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The Ways Between Bethlehems


Editor’s note: Megan Hamilton, an FMS missioner serving in Kingston, Jamaica reflects on two Bethlehem’s: the first being the one that blossomed her love for catholic servant leadership, and the other being her new ministry site in country with FMS. 

My second day in Kingston Jamaica I am at Bethlehem Home, an orphanage for kids with severe disabilities – often cerebral palsy. To make eye contact with a little dude, I have to bend way down and look through the white enamel iron bars of the crib. I catch his eye and he peeks back at me with big brown eyes. Hmm…what to do now? My buddy Jean yells from two cribs down. “He likes his back scratched!” Bingo! My wee friend is full on ecstatic, arching his neck, waving his knotted hands on skinny arms, smiling with electric joy. This is the second place named Bethlehem I have visited in the last few years. The first Bethlehem got me here, to my happy place with my new friend. 

That first Bethlehem is Bethlehem Farms, a Catholic retreat house, intentional living community, and sustainable living center ringed by stunningly beautiful Appalachian Mountains near Alderson, West Virginia. I didn’t used to think of myself as someone who would end up there. 

I’ve loved living by myself. I’m a natural loner, valuing quiet, privacy, doing exactly what I want, when I want. Oddly, over previous years I’d been looking at other ways of living. (In my FMS formation something was said about the “sneaky” voice of God. Indeed!) A live-in boyfriend – too complicated. Roommates? Nope. I wasn’t clear on what the what I was thinking of was, but now it has come into focus as intentional living. 

In 2017 I met a passel of joyous college kids at a West Virginia MLK Day parade who were staying at Bethlehem. I wanted to check it out. Maybe I wanted to be one of the caretakers who lived and volunteered there on a long-term basis? I signed up for the 2018 President’s Day Weekend. My buddy Laura decided to come along. Yay! 

As we headed toward the farm door a couple of caretakers came rushing out, said “Welcome home!”, gave us big hugs, and grabbed our luggage. It was so…sincere. For most of my life I’d been working to be cool. Sincere ran counter to that aesthetic. But…I liked my hugs!  

Aesthetics have been important to me. I am an art historian, was an arts presenter, journalist, and curator. I love beautiful spaces. As I entered Bethlehem Farms I had the knee jerk thought “Yikes. Who is their decorator?”  The unmatched couches, rawly built interior balcony, hand-painted signs on the kitchen cabinets – “Bowls”, “Towels”, teachey environmental signs in the bathrooms – “Do you know what Phantom Energy is?” (No but right now I just want to brush my teeth.) Where were their priorities? Was I supposed to be here? Really?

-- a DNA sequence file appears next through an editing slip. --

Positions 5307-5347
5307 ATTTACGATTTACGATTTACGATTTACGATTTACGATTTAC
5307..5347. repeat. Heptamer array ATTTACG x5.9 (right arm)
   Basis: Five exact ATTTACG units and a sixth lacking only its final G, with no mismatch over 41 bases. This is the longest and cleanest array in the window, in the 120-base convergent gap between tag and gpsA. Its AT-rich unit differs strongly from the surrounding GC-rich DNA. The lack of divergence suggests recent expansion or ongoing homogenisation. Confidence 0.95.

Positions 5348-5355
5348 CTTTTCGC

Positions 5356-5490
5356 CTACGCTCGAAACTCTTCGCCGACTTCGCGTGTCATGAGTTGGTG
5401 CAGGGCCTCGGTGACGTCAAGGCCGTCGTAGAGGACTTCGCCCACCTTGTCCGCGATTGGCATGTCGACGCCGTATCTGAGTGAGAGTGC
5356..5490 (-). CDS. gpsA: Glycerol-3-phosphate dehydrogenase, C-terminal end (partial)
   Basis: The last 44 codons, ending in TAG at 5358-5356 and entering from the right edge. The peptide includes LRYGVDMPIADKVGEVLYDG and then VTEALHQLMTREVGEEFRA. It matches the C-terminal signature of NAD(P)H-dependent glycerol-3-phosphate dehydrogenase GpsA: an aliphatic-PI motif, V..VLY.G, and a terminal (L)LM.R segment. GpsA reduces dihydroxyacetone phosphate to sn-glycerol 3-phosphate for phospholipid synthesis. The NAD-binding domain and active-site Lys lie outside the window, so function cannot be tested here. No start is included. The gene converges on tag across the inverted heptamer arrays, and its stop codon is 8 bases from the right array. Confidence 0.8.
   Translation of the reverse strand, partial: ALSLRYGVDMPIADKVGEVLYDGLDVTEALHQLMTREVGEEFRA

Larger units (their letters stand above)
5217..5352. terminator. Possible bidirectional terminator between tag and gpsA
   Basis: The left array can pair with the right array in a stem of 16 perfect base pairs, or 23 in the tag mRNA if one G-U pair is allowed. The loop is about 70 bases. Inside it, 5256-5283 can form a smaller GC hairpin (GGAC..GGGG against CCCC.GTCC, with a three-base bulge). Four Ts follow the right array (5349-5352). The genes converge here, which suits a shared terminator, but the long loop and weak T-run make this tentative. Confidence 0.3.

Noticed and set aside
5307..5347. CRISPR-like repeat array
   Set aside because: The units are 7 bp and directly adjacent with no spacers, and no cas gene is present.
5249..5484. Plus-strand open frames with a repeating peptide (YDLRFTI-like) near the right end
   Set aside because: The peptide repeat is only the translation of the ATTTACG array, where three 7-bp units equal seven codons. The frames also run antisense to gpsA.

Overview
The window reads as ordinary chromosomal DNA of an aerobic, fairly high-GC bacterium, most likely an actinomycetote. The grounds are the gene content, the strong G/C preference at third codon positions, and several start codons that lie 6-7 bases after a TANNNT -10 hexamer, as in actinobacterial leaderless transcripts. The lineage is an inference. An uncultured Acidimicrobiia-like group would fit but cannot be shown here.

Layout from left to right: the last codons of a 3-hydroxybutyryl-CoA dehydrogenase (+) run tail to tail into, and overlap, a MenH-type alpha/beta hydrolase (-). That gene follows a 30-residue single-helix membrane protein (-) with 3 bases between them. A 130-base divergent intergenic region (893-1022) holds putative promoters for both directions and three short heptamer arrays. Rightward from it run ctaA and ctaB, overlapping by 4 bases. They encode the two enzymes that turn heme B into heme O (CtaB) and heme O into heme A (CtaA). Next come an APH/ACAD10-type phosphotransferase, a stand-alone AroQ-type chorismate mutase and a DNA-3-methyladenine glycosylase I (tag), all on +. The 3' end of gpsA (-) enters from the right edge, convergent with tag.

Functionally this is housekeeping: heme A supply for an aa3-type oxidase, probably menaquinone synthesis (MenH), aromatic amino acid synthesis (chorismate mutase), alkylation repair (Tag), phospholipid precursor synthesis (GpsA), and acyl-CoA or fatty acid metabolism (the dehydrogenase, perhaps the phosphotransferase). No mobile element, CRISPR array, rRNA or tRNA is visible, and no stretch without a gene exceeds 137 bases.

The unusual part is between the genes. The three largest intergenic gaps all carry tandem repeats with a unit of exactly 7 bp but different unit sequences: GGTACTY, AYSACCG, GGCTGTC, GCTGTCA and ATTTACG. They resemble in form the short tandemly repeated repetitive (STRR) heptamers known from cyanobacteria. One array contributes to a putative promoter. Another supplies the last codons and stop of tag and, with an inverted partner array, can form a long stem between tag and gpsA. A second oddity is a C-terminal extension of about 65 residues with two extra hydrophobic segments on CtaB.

Yup. Really. I was so supposed to be there I came back again this year with Laura and two of my dearest friends on earth. 

I liked the people. I liked their priorities. Eric and Colleen, the husband/-wife ringleaders, and co-founders, are smart visionaries, wholly committed to social change. They run a house that is about as green as a home can get. Their years of channeling the labor of volunteers to help improve neighbours’ homes has had an impact. They are kind. Their caretakers and guests, following their lead, are for the most part open, friendly, smart and interested. 

The bunkhouse vibe of the building was created by workers from the Catholic Worker Movement. Eric told me the Workers brought active alcoholics from the streets of DC down to have a real home, and hopefully sober up. Without AA or therapists or doctors. Eric said when his group went to buy the farm the neighbors had some trepidation. Oh no! More Catholics! They had memories of determined drunks driving tractors into the pond whilst trying to get to town for a bottle. Wild! 

By the farm’s wood stove I read about Dorothy Day, founder of the Catholic Workers and was drawn to their pragmatic work serving the marginalized. There were handsome paintings on the basement walls reproducing illustrations from Day’s paper, the Catholic Worker. I wondered what tales the two donkeys, left by the Catholic Workers, could tell.

I hiked in the woods. I meditated in the Hermitage, a tiny wood shed on stilts with a one board wide balcony overlooking a chatty little stream. The energy in the small ravine it sits in is powerful. I washed dishes and was grateful for the hand painted signs on the cabinets. I read all about Phantom Energy. I prayed a lot. And I grew to love praying with a group. 

And I figured out…no. I didn’t want to be a caretaker at Bethlehem Farm. I was called beyond those mountains. But…I liked these Catholics. And I liked intentional living. There was plenty of room in the rambly house, and woods, and in the spirit of that place for me to both be on my own and come together with interesting people that I had much in common with. That I could learn from. 

On the drive home that first year Laura, who is a brilliant manager of many things, including me, said, “You’ve been talking about going overseas with Catholics for ages and you aren’t getting any younger.” That night we jumped on Catholic Volunteer Network’s website, and searched for two-year placements. FMS popped up and I was talking to their intern three days later.  

When the virus calms down,  I will follow my fellow missioner Hannah “Coach” Hagarty back to Bethlehem Home. I will scratch backs, and smile, and chat and play our “Count 1-2-3 and Raise Your Arm Up!” game with my buddies. I will think of another child, born in the real Bethlehem, with gratitude. His legacy and grace, interpreted, embraced by that radical visionary St. Francis, has brought me to this place of joy.

Reflection: How has your past led you forward? Where has God shown Himself in all of this? 

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